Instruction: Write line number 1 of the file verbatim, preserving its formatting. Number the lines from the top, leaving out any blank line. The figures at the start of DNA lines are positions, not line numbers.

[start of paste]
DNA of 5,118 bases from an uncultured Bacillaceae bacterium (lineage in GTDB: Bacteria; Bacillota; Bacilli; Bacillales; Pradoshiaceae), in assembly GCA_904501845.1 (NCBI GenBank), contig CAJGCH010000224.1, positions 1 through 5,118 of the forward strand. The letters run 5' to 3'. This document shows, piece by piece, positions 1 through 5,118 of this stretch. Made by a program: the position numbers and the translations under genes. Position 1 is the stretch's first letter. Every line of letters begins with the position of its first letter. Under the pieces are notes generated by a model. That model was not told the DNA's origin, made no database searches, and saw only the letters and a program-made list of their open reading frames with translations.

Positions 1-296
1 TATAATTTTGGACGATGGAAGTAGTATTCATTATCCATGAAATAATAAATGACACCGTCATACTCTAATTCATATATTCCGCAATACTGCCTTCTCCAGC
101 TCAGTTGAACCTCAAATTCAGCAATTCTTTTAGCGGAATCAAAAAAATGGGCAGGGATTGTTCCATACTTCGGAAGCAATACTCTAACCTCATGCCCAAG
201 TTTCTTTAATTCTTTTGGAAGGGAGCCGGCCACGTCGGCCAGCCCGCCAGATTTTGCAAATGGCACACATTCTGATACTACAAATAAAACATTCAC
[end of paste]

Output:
DNA of 5,118 bases from an uncultured Bacillaceae bacterium (lineage in GTDB: Bacteria; Bacillota; Bacilli; Bacillales; Pradoshiaceae), in assembly GCA_904501845.1 (NCBI GenBank), contig CAJGCH010000224.1, positions 1 through 5,118 of the forward strand. The letters run 5' to 3'. This document shows, piece by piece, positions 1 through 5,118 of this stretch. Made by a program: the position numbers and the translations under genes. Position 1 is the stretch's first letter. Every line of letters begins with the position of its first letter. Under the pieces are notes generated by a model. That model was not told the DNA's origin, made no database searches, and saw only the letters and a program-made list of their open reading frames with translations.